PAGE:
The news that innit has achieved the status of an acceptable Scrabble word made me pause this morning. Do I like it? Instinctively, no. Do I find its usage interesting? Definitely, yes. What is interesting about it is not so much that it has achieved recognition as a way of saying isn’t it?, but that it also serves for doesn’t it?, aren’t we?, won’t you? etc. In other words, it is the equivalent of the French n’est-ce pas?, the Spanish ¿verdad?, the German nicht wahr? and so on. In linguistic terms, surely a landmark moment?

For centuries, the English language has been undergoing a process of simplification – or if you like, streamlining. It’s ancestor, Anglo Saxon, was a highly inflected language – with lots of different word endings to denote tense, person and grammatical case – quite similar in that respect to Latin or modern German. Gradually, most of these endings have been shrugged off, leaving a few remnants – such as the ‘s’ in he/she plays as opposed to I/you/we/they play. English words today are a bit like plasticine – the same word, with no alterations or additions, can be used as a noun, a verb or an adjective, just by changing the order of the words in the sentence. This suppleness, together with its part Latinate, part Anglo-Saxon origin vocabulary, as well as more recent imports from other languages, makes for a marvellous range of possibilities. It has been an evolutionary process and, as I have said elsewhere in this blog, I believe in evolution.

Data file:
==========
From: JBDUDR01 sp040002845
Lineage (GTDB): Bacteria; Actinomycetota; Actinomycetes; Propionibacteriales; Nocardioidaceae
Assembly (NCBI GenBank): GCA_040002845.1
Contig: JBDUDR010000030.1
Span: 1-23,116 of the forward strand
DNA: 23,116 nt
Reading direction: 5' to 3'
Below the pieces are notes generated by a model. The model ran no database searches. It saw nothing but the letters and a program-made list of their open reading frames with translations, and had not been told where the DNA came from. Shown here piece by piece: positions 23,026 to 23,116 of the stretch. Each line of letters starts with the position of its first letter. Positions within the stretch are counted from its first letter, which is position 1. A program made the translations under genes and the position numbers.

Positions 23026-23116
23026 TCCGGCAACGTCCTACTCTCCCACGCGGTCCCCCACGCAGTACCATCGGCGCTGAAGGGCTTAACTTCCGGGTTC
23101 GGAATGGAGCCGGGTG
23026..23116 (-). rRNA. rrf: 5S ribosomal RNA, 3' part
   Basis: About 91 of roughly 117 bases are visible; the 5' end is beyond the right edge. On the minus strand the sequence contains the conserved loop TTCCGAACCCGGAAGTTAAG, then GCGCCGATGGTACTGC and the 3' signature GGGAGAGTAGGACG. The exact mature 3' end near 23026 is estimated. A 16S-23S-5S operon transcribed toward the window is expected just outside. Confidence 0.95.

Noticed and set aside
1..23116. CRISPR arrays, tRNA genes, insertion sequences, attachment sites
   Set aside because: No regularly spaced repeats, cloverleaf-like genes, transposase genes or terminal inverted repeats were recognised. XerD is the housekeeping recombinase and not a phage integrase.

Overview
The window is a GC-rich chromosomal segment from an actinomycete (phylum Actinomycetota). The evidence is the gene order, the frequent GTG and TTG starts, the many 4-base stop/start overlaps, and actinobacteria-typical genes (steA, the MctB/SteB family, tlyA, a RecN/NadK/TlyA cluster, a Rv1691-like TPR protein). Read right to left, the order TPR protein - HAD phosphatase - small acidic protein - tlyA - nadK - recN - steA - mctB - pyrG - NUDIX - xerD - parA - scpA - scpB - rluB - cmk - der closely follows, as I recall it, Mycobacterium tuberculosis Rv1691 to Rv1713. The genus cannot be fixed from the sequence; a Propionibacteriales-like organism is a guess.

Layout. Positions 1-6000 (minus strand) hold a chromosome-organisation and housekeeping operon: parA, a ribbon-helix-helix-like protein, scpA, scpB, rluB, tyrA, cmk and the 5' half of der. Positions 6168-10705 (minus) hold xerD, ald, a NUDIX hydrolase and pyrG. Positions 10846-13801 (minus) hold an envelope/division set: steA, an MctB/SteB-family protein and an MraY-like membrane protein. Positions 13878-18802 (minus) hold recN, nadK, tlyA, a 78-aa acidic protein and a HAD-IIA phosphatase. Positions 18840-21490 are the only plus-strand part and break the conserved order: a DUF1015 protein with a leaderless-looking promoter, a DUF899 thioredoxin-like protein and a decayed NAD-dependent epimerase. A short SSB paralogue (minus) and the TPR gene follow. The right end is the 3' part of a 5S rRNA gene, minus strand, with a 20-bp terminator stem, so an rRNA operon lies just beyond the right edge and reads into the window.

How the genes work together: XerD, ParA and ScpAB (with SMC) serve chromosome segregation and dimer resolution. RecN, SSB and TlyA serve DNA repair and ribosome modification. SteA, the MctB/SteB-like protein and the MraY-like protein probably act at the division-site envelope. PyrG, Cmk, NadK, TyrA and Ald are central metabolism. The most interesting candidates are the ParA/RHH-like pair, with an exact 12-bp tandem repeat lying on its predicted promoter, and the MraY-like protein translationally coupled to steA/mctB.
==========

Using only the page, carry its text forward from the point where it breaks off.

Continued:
Will I begin to use innit? I don’t think so. Am I in favour of encouraging children to speak correctly so that they can learn how to read more easily? Definitely.

At present, innit seems to be mainly used in the south of England by the young. Will it start to creep over boundaries and begin to be used more widely?

I will observe from a respectful distance and watch it flower or shrivel.

Monday 2 May 2011

Lost Children, Lost Parents

A few days ago Ernesto Sabato died. He was 99 years old, just a couple of months short of his century. He trained as a physicist but turned away from science and became a novelist and essayist. His novel The Tunnel, written in the forties, is probably his most famous, praised by, amongst others, Albert Camus and Graham Greene.